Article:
The eastern side of the Cordillera of the Colombian Andes has revealed some of the world's finest emeralds. The fervour of Colombians for this gem does not date from yesterday. In the 13th century, the Colombian Incas mined the earth in search of emeralds to decorate their temples. The arrival of Spanish settlers marked the beginning of a more sustained rate of extraction, particularly in the Muzo Mine located north west of Bogota.
This small but fascinating museum invites you to go through a mine corridor, along which you learn the steps of the formation process and stone extraction, before admiring hundreds of rough and polished stones, some having passed through the hands of jewellers. You will want to pause in front of the most famous emerald in the world, the Devonshire, a jewel of over 1,380 carats offered by Emperor Pedro the First of Brazil to Lord Devonshire in 1830.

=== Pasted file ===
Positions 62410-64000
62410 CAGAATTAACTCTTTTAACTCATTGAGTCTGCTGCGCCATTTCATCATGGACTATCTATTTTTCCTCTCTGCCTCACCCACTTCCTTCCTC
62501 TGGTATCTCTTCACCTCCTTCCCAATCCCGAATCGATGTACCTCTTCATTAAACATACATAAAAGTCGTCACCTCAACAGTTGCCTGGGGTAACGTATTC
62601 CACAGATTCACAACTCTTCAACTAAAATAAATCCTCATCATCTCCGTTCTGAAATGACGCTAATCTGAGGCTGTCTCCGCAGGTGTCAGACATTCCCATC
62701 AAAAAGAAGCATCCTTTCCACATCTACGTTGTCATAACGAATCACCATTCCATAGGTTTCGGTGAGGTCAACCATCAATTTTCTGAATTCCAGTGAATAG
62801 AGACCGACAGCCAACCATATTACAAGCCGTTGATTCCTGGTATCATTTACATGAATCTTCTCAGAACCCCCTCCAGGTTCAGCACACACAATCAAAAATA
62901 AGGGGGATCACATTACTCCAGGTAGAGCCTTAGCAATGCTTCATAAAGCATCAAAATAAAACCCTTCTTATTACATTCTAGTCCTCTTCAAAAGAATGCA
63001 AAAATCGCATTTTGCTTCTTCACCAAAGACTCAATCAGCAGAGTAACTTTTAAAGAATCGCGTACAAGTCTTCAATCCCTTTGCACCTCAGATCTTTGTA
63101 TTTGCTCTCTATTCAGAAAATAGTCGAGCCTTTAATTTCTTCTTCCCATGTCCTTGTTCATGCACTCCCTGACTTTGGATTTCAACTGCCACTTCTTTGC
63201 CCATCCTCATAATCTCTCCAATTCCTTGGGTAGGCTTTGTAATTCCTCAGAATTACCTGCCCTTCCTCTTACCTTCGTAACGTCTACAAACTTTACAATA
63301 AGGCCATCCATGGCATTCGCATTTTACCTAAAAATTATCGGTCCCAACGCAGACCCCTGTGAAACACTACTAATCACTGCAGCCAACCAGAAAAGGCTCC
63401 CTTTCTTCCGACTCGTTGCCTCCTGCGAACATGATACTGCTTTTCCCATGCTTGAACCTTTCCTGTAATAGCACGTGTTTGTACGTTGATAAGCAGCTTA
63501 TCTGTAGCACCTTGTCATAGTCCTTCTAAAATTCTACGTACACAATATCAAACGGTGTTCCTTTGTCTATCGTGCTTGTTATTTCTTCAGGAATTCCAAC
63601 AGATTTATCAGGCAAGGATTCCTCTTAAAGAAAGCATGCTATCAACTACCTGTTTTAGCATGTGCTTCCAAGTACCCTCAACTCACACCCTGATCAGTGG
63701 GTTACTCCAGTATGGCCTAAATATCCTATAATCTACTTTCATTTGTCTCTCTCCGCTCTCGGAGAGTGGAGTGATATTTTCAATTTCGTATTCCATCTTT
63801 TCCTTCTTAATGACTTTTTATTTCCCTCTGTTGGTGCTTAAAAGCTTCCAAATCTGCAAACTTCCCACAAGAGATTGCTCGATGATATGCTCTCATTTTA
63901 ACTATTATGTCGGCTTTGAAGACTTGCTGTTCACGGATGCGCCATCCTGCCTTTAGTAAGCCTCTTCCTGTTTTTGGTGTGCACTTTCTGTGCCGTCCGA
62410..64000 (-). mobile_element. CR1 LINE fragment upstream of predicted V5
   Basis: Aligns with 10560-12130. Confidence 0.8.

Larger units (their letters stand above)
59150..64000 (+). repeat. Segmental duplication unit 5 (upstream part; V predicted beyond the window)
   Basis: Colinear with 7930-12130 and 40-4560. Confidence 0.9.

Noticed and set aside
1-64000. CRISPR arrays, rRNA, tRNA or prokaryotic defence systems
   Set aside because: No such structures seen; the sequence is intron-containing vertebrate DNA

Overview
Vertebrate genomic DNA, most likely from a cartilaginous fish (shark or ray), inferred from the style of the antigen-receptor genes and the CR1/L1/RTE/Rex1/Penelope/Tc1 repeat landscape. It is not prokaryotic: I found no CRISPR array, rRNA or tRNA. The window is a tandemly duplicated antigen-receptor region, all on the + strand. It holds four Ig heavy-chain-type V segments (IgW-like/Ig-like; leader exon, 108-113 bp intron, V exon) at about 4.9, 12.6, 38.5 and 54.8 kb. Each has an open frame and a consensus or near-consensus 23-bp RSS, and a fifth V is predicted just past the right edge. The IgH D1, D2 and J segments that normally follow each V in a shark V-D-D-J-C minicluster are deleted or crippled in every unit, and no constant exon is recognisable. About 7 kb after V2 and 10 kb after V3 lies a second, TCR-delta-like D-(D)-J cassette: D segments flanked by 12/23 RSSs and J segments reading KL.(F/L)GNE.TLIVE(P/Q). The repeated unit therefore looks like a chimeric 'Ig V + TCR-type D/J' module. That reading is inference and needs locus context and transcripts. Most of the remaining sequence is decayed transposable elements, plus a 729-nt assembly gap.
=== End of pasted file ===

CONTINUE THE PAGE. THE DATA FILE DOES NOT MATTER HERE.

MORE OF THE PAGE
As a bonus, there is a spectacular panorama of the city on the 23rd floor.
Museo Internacional de la Esmeralda
Calle 16, 6-66
+57 (1) 286 42 59